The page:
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Column: Young people do care about more than drinking, smoking & fighting

Today’s youth want to be involved in building Ireland’s future, writes Daithí de Buitléir.

Daithí de Buitléir

WHAT ROLE DO young people play in society? What role should young people play in society? Do young people care about anything other than drinking, smoking and fighting?

These are just a sample of some of the questions which drift in and out of the media discourse year on year. Focus was again given to some of these questions this week on The Frontline.

As a 22 year old from Kilkenny who has recently completed my undergraduate degree I must admit to being worried. I am worried that despite my generation being a frequent topic of conversation amongst the media in the last five years I have failed to notice any considerable progress in the way which young people are getting involved with their communities and their country as a whole.

What many people don’t understand is that your average student does care, that they love to take part in activities and campaigns which are enjoyable and make a real difference to their lives and to the lives of others. So why is this not currently happening on a large-scale?

This is all in an era where the great marketing minds and budgets of our leading phone networks, internet providers and consumer goods are dedicating countless hours and euros attempting to engage potential life-long customers with their brands. They understand the value of youth and they are bending over backwards trying to get us through the door. Is it the case that society cannot compete with these brands for the attention spans of young people? Or is it that no one is really trying?

Unfortunately in spite of the success of organisations such as Wave Change, Young Social Innovators and Spunout.ie, it is the latter.

Engagement is the key. Students are currently not getting involved in large numbers. I refuse to believe this is because they don’t care. It is simply because no-one is telling them that they can get involved.

Disengaged and disillusioned

No one is speaking to young people in our language. Not enough people are showing them how they can make a difference. There is very little support for young people to actively get involved in the areas which interest them. This is where we are going wrong. Young people have become disengaged and disillusioned because they do not know how to get involved.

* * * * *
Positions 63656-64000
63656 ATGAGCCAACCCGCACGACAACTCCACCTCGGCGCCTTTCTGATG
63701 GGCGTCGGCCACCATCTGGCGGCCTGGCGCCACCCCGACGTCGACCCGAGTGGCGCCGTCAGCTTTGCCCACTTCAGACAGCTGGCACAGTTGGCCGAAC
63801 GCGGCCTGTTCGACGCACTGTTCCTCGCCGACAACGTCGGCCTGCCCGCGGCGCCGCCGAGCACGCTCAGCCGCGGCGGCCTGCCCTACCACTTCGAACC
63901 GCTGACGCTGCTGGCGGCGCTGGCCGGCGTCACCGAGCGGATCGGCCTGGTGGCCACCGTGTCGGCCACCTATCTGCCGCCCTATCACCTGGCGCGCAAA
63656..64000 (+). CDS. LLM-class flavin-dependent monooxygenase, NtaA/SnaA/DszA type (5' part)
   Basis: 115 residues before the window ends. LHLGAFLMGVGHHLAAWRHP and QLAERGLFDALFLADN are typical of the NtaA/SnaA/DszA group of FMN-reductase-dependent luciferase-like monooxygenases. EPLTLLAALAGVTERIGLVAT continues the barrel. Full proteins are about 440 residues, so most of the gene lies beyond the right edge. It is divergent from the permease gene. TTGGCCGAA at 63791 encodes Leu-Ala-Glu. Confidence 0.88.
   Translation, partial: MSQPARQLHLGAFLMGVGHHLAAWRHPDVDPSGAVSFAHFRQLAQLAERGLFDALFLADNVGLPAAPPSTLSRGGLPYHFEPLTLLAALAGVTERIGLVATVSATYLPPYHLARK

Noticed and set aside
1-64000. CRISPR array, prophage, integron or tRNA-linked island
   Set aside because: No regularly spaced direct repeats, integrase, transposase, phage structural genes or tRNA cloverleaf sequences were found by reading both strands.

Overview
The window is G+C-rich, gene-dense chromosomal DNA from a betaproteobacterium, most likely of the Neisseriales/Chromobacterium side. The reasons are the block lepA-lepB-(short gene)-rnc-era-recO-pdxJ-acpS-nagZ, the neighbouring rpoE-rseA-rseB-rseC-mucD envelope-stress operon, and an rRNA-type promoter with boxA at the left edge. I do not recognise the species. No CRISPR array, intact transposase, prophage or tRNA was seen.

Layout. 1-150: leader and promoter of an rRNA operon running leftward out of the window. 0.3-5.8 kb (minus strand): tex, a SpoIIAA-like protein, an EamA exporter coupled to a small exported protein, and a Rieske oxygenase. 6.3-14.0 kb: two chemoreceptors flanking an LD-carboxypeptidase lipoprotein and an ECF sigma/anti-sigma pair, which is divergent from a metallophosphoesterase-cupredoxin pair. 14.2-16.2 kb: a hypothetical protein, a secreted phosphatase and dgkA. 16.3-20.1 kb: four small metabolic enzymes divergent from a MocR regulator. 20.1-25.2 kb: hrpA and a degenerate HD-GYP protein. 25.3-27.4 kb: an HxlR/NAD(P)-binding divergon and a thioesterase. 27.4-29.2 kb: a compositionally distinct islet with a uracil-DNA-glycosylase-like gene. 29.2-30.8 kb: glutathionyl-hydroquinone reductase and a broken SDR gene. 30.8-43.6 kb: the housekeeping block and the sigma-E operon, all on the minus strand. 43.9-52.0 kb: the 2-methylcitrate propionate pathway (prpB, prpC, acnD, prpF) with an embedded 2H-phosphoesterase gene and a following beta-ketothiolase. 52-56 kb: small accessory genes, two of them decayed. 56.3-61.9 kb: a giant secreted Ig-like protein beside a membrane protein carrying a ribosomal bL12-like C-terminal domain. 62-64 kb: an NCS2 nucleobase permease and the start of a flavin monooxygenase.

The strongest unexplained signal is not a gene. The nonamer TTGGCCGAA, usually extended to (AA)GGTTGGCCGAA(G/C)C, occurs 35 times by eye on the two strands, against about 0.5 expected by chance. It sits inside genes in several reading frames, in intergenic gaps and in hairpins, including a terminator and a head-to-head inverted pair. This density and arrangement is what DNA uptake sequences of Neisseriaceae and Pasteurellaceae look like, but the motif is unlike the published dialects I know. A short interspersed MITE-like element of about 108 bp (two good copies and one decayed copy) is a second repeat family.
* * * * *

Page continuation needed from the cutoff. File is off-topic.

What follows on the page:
We need to come up with innovative ways for young people to get involved, we need to create ways where we don’t wait for students to engage with change we need to go out them and show them what they can achieve and get them involved there and then. Everyone can play a role in making this country great, we just need to make sure everyone is supported to create this role for themselves.

Roughly 12 months ago a group of friends and I set up an organisation called RAG which we hoped could break down the barriers to participation for young people. We wanted to get people interested. We wanted to show people that they could make a difference and support them every step of the way. We have grown rapidly – with over 600 members as of last week. We understand this is only 0.4 per cent of third level students in the country but everything starts somewhere and finishes somewhere. Hopefully in a few years our number will be closer to 80 or 90 per cent.

We have lots of young people involved with us doing some great stuff – ranging from volunteering at local homework clubs or fundraising for the unwell, to setting up community initiatives to try engage students from Ballymun area in aspiring to third level educations.

All actions are equally important because we need to build a culture where young people are active doing something. Where everybody in our generation realises that we are the future, and that we go about creating the future we want to see.

Daithí de Buitléir is co-founder of RAG Ireland, a student-based organisation looking to engage third level students and show them that their participation in society can make a difference to the future of Ireland. If you would like to get involved, or have an idea and need support you can contact RAG at ragireland@hotmail.com.

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Daithí de Buitléir

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